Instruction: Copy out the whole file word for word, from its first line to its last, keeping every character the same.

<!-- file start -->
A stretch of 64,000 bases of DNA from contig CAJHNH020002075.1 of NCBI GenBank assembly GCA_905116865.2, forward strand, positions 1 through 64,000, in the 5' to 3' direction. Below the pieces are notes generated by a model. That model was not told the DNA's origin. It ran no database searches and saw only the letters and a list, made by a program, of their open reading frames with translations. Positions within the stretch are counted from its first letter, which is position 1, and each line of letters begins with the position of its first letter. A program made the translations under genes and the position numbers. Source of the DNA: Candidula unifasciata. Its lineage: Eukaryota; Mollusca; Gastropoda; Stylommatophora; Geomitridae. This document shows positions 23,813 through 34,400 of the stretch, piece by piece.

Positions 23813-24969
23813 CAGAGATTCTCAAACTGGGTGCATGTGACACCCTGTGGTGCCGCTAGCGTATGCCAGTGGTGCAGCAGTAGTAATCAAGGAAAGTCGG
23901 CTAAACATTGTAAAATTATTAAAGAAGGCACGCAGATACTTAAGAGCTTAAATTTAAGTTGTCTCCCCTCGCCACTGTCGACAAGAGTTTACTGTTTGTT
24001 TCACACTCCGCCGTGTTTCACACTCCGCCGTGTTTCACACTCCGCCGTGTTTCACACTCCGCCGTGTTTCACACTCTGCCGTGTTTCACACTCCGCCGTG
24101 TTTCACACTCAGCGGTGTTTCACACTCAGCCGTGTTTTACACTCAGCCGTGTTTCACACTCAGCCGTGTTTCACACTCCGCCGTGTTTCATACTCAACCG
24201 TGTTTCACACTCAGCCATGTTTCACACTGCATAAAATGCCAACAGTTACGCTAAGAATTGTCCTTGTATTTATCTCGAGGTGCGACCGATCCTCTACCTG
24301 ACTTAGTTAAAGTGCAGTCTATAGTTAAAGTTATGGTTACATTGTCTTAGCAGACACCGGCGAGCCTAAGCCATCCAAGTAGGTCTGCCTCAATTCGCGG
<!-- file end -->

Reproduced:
A stretch of 64,000 bases of DNA from contig CAJHNH020002075.1 of NCBI GenBank assembly GCA_905116865.2, forward strand, positions 1 through 64,000, in the 5' to 3' direction. Below the pieces are notes generated by a model. That model was not told the DNA's origin. It ran no database searches and saw only the letters and a list, made by a program, of their open reading frames with translations. Positions within the stretch are counted from its first letter, which is position 1, and each line of letters begins with the position of its first letter. A program made the translations under genes and the position numbers. Source of the DNA: Candidula unifasciata. Its lineage: Eukaryota; Mollusca; Gastropoda; Stylommatophora; Geomitridae. This document shows positions 23,813 through 34,400 of the stretch, piece by piece.

Positions 23813-24969
23813 CAGAGATTCTCAAACTGGGTGCATGTGACACCCTGTGGTGCCGCTAGCGTATGCCAGTGGTGCAGCAGTAGTAATCAAGGAAAGTCGG
23901 CTAAACATTGTAAAATTATTAAAGAAGGCACGCAGATACTTAAGAGCTTAAATTTAAGTTGTCTCCCCTCGCCACTGTCGACAAGAGTTTACTGTTTGTT
24001 TCACACTCCGCCGTGTTTCACACTCCGCCGTGTTTCACACTCCGCCGTGTTTCACACTCCGCCGTGTTTCACACTCTGCCGTGTTTCACACTCCGCCGTG
24101 TTTCACACTCAGCGGTGTTTCACACTCAGCCGTGTTTTACACTCAGCCGTGTTTCACACTCAGCCGTGTTTCACACTCCGCCGTGTTTCATACTCAACCG
24201 TGTTTCACACTCAGCCATGTTTCACACTGCATAAAATGCCAACAGTTACGCTAAGAATTGTCCTTGTATTTATCTCGAGGTGCGACCGATCCTCTACCTG
24301 ACTTAGTTAAAGTGCAGTCTATAGTTAAAGTTATGGTTACATTGTCTTAGCAGACACCGGCGAGCCTAAGCCATCCAAGTAGGTCTGCCTCAATTCGCGG